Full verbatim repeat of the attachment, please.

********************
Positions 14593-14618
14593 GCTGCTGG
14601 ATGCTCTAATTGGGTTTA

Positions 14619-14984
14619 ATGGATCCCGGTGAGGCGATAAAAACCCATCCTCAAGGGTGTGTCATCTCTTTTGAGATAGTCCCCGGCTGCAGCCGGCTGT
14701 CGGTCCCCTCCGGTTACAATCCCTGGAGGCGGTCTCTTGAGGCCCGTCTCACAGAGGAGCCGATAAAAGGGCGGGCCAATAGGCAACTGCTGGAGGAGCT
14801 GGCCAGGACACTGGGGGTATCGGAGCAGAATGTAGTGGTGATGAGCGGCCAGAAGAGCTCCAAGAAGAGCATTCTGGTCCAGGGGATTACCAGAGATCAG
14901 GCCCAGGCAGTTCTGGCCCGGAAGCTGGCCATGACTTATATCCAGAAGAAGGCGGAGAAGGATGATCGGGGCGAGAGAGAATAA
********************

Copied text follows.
Positions 14593-14618
14593 GCTGCTGG
14601 ATGCTCTAATTGGGTTTA

Positions 14619-14984
14619 ATGGATCCCGGTGAGGCGATAAAAACCCATCCTCAAGGGTGTGTCATCTCTTTTGAGATAGTCCCCGGCTGCAGCCGGCTGT
14701 CGGTCCCCTCCGGTTACAATCCCTGGAGGCGGTCTCTTGAGGCCCGTCTCACAGAGGAGCCGATAAAAGGGCGGGCCAATAGGCAACTGCTGGAGGAGCT
14801 GGCCAGGACACTGGGGGTATCGGAGCAGAATGTAGTGGTGATGAGCGGCCAGAAGAGCTCCAAGAAGAGCATTCTGGTCCAGGGGATTACCAGAGATCAG
14901 GCCCAGGCAGTTCTGGCCCGGAAGCTGGCCATGACTTATATCCAGAAGAAGGCGGAGAAGGATGATCGGGGCGAGAGAGAATAA